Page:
Sunday, March 06, 2005

Cross-border relations

It is inevitable that the seats of political power in Canada will hold steady to their command. The federal government has much to lose, for those politicians and bureauocrats with power in their hands. The seed of their dissolution, though, is already planted. The primarily economic interests of cross border states and provinces will bring to the forefront many issues of trade rationalization. These border states know that the flow of goods and people across their international borders is critical to their political fortunes. It is not surprising to see an era of cooperation and consultation taking place between some provincial and state governements.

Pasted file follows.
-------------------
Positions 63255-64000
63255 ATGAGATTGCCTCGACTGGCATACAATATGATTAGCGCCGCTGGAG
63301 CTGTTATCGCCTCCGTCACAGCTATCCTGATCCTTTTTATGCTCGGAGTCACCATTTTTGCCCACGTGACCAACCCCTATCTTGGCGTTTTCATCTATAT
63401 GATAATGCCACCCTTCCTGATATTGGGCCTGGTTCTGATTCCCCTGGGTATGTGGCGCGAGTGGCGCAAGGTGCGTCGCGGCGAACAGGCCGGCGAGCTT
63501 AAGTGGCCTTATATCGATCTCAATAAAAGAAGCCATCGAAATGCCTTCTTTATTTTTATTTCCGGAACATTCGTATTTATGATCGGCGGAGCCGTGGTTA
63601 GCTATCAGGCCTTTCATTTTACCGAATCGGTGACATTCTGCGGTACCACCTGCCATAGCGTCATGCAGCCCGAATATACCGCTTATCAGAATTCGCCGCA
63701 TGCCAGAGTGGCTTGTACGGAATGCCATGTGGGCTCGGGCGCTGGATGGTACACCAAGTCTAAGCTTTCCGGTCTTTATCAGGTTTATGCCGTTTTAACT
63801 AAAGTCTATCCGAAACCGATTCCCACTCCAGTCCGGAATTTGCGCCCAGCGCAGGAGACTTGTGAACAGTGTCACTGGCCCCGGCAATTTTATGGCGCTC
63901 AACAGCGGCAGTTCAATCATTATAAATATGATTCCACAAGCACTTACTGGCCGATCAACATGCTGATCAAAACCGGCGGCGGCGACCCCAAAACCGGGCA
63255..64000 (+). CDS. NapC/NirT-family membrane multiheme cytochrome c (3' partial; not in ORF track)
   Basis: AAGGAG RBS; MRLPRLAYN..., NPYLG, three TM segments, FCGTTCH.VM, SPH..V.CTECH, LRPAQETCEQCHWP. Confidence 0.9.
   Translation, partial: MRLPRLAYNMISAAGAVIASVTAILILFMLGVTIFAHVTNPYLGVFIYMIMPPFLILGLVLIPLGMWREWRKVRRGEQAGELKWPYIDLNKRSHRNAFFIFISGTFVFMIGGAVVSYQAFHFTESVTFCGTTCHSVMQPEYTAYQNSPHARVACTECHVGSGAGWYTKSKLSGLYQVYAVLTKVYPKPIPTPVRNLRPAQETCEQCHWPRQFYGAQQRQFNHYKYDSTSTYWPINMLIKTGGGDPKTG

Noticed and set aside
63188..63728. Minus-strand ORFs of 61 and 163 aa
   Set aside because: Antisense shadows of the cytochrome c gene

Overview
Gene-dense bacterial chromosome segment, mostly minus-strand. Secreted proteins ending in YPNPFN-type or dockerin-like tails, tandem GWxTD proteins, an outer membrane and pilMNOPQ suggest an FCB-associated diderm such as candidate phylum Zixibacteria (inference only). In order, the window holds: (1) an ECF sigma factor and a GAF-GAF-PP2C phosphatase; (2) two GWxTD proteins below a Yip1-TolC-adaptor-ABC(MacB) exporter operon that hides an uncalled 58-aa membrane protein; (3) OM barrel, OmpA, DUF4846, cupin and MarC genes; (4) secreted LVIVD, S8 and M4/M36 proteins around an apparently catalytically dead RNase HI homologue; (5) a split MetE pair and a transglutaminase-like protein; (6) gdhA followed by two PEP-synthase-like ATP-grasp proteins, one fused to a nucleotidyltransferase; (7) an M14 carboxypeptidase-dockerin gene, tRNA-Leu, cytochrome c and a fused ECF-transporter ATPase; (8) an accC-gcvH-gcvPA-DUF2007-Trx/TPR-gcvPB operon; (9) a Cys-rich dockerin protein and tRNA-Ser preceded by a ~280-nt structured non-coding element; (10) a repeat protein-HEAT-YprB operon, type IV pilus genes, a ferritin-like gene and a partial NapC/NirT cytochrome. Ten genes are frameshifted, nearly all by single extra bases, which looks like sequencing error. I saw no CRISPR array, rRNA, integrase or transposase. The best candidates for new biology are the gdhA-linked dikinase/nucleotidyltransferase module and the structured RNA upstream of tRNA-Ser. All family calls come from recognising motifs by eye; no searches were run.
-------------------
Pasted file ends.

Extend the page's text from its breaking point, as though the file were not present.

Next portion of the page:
We can expect that as issues of U.S. security affect trade issues, whether it be border traffic or health concerns affecting trade (cattle industry, for example), the politics of the nation state as represented by governments in Ottawa and Washington will become increasingly beholden to the important realtionships that make our border communities codependent. This, ultimately, will force the Canadian national interests to confront its destiny. Surely, there will be a time when the forces of commerce, of mutual self-interest and common cultural formations will direct our political wills toward an open border. Labour free to move as capital and goods. This will unleash powerful economic forces that will benefit all North Americans. Most importantly, it will deliver a more prosperous reality for Canadians.

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